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As Memorial Day approaches, there is a tendency to group the men and women in our armed services together, depending on what conflict or branch of service in which they served. Particularly on this day of remembrance, our focus is rightly on the thousands who have been lost in our nation’s conflicts.

But in talking about our armed service members, we want to remember that each veteran is an individual, someone’s mother or father, son or daughter, brother or sister. Each has had a unique experience, depending on when and where they served and the specific circumstances of their tours of duty. 

For service members, their days in uniform forever color the rest of their lives. 

We are reminded of this upon reading the story in this week’s paper about a career soldier who turns 100 years old next week. His stories, gathered over 32 years in the U.S. Army, are uniquely his own.  

The same is true of the Vietnam veteran who received letters of thanks from Fauquier County folks -- and wrote a letter to the editor to express his appreciation. Both are combat veterans but each had a distinct experiences. 

The lives of our brothers and sisters who serve in law enforcement have also been influenced by their service. Our communities took time last week, during National Police Week, to honor those who served and sacrificed their lives in the line of duty closer to home.

Fauquier County Sheriff Bob Mosier reminded those assembled for an annual law enforcement memorial service on Wednesday, May 15, that, "It's not how these officers died that made them heroes, it's how they lived." The quote is from the National Law Enforcement Officers Memorial in Washington D.C.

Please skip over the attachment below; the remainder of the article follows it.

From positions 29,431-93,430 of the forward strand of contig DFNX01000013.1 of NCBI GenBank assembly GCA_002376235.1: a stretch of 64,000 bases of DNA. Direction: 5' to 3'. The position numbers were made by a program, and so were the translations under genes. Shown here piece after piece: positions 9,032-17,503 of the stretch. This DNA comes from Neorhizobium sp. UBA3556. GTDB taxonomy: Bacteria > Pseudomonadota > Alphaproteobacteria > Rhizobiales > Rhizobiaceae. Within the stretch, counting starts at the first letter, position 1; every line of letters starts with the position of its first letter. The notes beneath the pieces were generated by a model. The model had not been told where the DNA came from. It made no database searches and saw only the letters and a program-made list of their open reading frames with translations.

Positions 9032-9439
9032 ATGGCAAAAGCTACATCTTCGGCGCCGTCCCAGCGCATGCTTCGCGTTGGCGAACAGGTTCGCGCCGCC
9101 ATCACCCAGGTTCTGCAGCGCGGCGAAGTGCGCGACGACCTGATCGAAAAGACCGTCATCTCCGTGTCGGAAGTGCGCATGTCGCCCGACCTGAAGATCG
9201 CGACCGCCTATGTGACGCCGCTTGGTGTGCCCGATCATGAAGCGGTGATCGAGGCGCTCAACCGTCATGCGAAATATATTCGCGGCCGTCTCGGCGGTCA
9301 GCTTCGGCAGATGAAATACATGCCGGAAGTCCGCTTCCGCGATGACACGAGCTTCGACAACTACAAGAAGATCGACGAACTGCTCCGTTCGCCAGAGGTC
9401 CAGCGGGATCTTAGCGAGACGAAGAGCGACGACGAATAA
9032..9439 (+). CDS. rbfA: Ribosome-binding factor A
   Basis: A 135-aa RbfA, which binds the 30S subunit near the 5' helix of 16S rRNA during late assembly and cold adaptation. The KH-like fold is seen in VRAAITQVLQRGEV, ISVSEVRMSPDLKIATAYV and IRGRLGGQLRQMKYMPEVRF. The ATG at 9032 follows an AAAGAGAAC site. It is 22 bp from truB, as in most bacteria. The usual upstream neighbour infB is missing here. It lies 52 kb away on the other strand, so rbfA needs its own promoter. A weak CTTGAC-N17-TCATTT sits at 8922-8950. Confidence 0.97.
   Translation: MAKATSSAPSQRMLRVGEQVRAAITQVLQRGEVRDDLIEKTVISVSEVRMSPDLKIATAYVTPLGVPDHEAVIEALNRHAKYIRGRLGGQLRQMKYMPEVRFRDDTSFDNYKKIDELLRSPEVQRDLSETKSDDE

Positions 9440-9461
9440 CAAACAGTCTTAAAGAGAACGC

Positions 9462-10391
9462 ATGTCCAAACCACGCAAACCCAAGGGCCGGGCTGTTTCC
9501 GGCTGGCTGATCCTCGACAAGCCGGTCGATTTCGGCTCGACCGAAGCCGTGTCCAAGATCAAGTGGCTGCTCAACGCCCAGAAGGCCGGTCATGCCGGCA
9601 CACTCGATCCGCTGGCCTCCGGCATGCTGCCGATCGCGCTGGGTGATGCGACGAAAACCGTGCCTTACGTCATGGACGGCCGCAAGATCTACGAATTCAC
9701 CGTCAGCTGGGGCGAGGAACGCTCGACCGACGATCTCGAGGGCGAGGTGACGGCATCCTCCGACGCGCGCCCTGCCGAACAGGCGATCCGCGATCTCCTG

"Every day starts out as a normal day, then sometimes, something goes tragically wrong. We can apply best practices in law enforcement, and still tragedies occur," Mosier said. The sheriff remembered the lives of three local officers who died in the line of duty in Fauquier County.

In similar services last week, Prince William County remembered four officers who were killed in the line of duty and in service to our community.

In 1973, Officer Paul Thomas “Pete” White, 23, died from injuries he sustained in an auto accident that occurred while he was responding in his cruiser to another accident in Haymarket.

In 1990, Officer Michael Pennington, 35, was killed by gunfire while responding to a call in Dale City involving a man who had already shot a deputy in Arlington County.

In 2012, Officer Chris Yung, 35, was killed in a motorcycle accident in Bristow. He was also responding to a call.

And in 2016, Officer Ashley Guindon, 28, was killed by gunfire when she and three other officers responded to a domestic violence call in Woodbridge. Two other officers were also shot and seriously wounded in that incident.

Both Yung and Guindon had also served in the military before joining the police force.

For military and police families who have lost someone they love to war or in the service to their communities, the pain is always personal. It’s not only about the platoon or the military unit that was lost; it’s about their loved one. 

This Memorial Day let’s honor all the soldiers who have served with courage and commitment. Each one made a unique sacrifice, and each deserves our wholehearted thanks. 

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